Wilson: How to reuse communications more efficiently and effectively

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Disclaimer: This article will hopefully give you some ideas on how to use technology to communicate more efficiently. But first, think through how to communicate more effectively. Then you can “speed” up your communications. Many of us have a form bank for letters we send regularly, but how many of you have a communication form bank for your routine emails?

What to communicate

A great area to start with is your routine, administrative communications. As an example, think through emails you send frequently (i.e., more than three times per month). Perhaps you forward a message to a colleague with standard instructions. Perhaps you send an invoice for payment as a case expense to an assistant. Review your Sent Items folder and see what kind of messages you send frequently.

Many of us have the good fortune of working with a team who knows what to do without us telling them how. But think through adding a new staff member. What’s more effective: Sending a message without any instructions at all, or including a standard instruction set? Plus, now you have a database for training in the future, with one place to go change/update instead of reinventing the wheel each time.

Where to store communication

Recently, I heard it said that copy and paste is a form of automation. If you have a Microsoft Word document with standard text, copying and pasting that into an email is a form of automation.

You might think you need a “fancy” tool, but in reality the only thing you really need is the text of the communication. It can be helpful to organize it in some fashion, but having a single place for your standard communication is helpful.

You could store each response as an email signature in Outlook. I would duplicate your current signature and then customize that signature with the text of the email above the signature line. You can then use that “signature” as your email, by clicking on Signatures and choosing the signature you created. Obviously there are some drawbacks to this method, especially if you have a corporate-required signature and cannot customize your own signatures.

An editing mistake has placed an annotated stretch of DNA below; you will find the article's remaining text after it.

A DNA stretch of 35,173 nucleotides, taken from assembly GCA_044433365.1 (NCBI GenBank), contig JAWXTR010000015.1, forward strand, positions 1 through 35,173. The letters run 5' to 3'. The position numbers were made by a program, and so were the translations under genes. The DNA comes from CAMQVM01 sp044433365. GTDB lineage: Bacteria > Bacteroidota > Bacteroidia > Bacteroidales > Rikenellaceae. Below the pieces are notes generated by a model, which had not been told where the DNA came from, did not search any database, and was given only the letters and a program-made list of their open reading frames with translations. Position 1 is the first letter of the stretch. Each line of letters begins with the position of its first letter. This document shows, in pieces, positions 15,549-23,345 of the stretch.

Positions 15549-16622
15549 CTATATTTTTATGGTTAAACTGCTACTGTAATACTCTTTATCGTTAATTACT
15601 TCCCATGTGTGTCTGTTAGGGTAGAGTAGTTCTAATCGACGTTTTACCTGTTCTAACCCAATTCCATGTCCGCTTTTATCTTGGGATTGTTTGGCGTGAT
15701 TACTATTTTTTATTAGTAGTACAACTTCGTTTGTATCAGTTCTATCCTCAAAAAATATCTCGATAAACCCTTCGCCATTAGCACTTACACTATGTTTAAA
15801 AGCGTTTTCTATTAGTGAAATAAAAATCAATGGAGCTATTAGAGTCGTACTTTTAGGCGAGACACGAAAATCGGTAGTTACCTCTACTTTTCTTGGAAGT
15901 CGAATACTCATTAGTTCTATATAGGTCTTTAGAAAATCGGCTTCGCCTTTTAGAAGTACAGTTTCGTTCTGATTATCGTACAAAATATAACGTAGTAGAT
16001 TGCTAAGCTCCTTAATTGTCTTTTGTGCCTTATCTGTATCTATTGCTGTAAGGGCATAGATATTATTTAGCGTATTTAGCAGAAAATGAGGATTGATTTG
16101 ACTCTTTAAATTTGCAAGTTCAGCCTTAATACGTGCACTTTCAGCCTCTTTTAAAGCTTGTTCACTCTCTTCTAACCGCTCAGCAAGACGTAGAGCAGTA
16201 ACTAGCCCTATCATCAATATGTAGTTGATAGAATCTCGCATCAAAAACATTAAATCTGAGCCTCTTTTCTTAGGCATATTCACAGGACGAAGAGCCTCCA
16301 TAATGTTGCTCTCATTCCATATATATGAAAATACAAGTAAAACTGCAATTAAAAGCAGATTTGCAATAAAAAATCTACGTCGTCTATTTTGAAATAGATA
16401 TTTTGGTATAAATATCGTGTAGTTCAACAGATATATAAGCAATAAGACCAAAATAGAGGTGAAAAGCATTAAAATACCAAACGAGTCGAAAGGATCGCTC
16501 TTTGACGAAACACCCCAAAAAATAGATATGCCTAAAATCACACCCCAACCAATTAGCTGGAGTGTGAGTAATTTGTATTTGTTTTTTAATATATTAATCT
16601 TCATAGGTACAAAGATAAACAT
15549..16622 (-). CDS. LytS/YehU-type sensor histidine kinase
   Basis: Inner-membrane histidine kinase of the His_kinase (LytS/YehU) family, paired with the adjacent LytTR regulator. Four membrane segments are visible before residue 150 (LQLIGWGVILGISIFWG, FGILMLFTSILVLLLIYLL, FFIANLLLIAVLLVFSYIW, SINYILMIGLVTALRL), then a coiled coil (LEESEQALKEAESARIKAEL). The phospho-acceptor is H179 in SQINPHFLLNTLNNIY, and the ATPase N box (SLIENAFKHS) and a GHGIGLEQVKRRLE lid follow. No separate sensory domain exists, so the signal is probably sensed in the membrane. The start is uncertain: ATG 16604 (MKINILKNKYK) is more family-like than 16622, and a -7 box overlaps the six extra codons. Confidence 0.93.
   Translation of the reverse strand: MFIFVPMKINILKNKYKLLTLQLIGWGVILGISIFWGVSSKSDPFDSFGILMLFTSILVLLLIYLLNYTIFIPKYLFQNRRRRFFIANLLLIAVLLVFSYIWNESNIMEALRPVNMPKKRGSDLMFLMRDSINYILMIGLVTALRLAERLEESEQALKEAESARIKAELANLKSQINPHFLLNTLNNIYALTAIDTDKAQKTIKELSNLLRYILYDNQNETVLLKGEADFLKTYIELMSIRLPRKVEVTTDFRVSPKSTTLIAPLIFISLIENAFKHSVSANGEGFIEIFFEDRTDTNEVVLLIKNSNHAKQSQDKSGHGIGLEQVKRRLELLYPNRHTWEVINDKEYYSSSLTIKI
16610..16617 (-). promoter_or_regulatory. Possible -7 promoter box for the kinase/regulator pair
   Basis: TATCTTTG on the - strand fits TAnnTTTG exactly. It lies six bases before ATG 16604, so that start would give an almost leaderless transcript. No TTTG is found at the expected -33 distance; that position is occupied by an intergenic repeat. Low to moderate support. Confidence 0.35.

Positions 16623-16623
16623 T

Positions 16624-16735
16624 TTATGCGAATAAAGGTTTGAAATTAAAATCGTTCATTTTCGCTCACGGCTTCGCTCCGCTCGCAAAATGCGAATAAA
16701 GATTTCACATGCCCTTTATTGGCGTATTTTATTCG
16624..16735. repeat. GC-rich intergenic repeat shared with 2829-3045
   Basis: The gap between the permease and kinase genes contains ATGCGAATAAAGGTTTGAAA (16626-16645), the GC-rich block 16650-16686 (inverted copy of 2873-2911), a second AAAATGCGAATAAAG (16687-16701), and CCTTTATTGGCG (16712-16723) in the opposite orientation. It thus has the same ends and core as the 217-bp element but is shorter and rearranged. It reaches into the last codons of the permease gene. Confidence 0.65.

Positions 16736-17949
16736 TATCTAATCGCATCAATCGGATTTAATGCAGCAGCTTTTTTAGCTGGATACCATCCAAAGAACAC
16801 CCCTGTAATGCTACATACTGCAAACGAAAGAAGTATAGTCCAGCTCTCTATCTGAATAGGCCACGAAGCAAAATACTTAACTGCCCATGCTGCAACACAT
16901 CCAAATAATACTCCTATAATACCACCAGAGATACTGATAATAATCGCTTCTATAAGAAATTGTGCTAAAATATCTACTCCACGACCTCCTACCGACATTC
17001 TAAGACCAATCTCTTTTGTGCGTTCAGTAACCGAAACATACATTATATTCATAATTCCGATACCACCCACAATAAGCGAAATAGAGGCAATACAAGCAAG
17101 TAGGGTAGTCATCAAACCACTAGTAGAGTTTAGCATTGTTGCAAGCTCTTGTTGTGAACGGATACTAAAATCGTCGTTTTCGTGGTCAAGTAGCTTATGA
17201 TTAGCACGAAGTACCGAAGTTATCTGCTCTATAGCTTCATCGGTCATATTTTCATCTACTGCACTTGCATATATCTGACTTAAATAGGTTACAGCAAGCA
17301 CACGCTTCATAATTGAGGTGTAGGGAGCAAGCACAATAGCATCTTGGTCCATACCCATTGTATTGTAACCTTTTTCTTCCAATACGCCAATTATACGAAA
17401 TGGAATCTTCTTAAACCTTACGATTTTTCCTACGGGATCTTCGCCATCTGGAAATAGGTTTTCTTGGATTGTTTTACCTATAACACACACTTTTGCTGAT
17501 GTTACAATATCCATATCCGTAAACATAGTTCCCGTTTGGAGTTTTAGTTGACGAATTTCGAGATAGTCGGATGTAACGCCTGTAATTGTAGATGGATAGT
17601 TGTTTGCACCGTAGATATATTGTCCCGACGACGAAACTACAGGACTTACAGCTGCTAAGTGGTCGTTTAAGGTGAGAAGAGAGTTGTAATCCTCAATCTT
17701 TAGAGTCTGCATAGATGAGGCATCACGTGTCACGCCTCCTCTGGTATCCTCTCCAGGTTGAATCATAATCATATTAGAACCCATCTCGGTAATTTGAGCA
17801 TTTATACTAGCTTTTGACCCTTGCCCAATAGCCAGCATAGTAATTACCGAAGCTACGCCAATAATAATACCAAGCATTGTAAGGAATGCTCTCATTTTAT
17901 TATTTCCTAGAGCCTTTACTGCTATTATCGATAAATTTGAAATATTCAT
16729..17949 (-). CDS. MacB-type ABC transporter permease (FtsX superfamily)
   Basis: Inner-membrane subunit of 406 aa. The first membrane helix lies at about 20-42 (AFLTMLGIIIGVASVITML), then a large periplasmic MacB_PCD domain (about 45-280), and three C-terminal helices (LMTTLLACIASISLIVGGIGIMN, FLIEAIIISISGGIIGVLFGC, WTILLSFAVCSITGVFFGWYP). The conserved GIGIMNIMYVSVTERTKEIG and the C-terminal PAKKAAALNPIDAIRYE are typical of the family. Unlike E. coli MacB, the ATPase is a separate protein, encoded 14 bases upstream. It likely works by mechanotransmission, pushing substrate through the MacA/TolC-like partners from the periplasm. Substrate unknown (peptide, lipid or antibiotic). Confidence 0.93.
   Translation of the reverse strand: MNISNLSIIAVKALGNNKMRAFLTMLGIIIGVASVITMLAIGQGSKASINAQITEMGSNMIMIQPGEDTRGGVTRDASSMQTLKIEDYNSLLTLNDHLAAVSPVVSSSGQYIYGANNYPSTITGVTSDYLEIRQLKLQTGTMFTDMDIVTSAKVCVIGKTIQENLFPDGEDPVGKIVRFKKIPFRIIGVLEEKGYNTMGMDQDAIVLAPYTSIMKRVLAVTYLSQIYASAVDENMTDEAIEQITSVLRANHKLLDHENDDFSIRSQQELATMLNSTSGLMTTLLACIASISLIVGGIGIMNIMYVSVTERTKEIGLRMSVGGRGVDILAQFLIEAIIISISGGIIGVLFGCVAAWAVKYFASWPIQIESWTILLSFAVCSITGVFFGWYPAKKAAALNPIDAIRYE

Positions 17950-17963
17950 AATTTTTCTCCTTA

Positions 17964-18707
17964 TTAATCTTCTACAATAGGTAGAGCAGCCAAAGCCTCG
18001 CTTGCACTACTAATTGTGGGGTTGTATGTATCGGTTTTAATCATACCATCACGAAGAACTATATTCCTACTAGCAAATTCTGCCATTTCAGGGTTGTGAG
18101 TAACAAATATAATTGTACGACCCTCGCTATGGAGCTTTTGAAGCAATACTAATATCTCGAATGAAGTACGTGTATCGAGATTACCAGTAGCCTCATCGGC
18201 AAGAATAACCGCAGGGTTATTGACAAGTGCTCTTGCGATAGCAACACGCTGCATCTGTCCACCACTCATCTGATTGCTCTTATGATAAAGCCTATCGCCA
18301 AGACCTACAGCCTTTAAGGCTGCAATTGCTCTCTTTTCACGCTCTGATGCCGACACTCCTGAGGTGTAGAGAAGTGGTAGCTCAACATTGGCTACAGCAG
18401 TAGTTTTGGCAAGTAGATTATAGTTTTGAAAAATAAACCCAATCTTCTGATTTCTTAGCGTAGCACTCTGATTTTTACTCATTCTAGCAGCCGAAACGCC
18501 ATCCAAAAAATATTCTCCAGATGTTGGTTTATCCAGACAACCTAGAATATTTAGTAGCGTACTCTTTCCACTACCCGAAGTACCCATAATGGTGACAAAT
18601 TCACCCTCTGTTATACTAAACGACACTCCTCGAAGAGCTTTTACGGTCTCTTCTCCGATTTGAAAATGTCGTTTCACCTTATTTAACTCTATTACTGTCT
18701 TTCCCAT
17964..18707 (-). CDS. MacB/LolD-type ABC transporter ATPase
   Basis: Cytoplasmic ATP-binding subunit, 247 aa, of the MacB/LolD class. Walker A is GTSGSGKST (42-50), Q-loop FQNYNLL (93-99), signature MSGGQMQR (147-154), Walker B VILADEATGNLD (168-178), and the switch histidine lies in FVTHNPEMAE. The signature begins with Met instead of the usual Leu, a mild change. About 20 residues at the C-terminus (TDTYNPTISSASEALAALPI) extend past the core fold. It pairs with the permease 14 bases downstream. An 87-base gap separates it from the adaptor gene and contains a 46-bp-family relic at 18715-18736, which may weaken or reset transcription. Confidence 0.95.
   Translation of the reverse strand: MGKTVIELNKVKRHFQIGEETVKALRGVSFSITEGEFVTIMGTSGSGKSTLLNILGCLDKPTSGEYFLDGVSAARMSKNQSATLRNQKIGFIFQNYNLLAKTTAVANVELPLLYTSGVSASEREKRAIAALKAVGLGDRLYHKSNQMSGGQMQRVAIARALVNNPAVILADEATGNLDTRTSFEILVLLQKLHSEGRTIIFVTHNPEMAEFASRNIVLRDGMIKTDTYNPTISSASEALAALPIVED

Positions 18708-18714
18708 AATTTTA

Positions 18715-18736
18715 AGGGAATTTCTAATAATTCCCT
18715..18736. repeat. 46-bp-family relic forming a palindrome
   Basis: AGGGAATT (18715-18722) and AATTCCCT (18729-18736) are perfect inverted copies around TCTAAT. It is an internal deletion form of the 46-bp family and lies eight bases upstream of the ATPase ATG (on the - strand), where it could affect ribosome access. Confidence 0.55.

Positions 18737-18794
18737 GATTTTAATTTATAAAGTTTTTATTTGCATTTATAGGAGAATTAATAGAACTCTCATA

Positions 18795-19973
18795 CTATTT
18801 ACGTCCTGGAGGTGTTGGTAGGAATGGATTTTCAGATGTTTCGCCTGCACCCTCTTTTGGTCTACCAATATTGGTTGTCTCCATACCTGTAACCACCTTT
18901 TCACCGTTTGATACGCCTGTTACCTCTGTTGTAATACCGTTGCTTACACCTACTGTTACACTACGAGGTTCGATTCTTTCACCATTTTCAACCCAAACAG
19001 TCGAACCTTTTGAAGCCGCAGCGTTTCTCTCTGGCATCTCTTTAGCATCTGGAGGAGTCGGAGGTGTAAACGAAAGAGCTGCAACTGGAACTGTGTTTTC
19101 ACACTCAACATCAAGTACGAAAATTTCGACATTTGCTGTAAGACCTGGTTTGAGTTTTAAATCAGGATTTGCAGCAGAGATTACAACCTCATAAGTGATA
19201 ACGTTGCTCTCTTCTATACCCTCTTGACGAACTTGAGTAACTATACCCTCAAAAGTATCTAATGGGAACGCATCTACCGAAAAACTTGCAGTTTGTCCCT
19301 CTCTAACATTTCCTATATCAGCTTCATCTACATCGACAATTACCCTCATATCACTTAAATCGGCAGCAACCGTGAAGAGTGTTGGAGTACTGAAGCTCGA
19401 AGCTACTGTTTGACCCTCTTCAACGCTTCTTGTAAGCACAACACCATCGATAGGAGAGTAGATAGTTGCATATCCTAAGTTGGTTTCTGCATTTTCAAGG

Also, you can store these phrases as AutoText or Quick Parts in Word and Outlook on the Windows version. This is a little more cumbersome to use in practice, as it is hard to see the entries in context. On Mac, you could “hack” the AutoCorrect area of Outlook, but that’s not ideal. You can use AutoText in Microsoft Word to save and quickly insert standard text. The same limitations apply.

Mac (and maybe Windows) users can program text replacement into their keyboard settings. This carries over to your mobile device, as well, if the same Apple ID is used. In your keyboard settings on a Mac or iPhone, look for Text and you will see where you can add a short phrase (e.g., emwork) and a corresponding replacement phrase (e.g., [email protected]). When you type “emwork,” the phrase “[email protected]” will appear. I’m not sure what the character limit is, but I tested it up to 188 characters and it worked. That’s plenty for many routine communications (e.g., “Please calendar and notify the client.”).

Both Mac and Windows users can benefit from a program like TextExpander or similar programs. These programs allow you to label text entries, search those entries and expand lots of text from typing or selecting a short phrase. Windows users can use a program like AutoHotkey (autohotkey.com) to create “macros” that will handle text expansion, automate keyboard clicks and the like. It takes a little time to learn, but the payoff is worth it in the long run. Mac users can download Keyboard Maestro. It’s a bit more complex than AutoHotkey, but once learned, it can be used to perform the actions suggested above.

Review and use

The key is having enough self-discipline to review and use your standard communications, no matter where they are stored or how they are accessed. For law office-specific information, I have a spreadsheet/database with the various communications I can search through, copy and paste. For work as an adjunct professor, I have standard written responses to common questions that I can search and access through Keyboard Maestro with just a few keystrokes. Finally, I use TextExpander for common phrases, like typing out my email address, address and/or phone numbers.•


Seth R. Wilson is an attorney with Adler Attorneys in Noblesville. In addition to practicing law, he helps manage the day-to-day technology operations of the firm. He writes about legal technology at sethrwilson.com and is a frequent speaker on the subject. Opinions expressed are those of the author.

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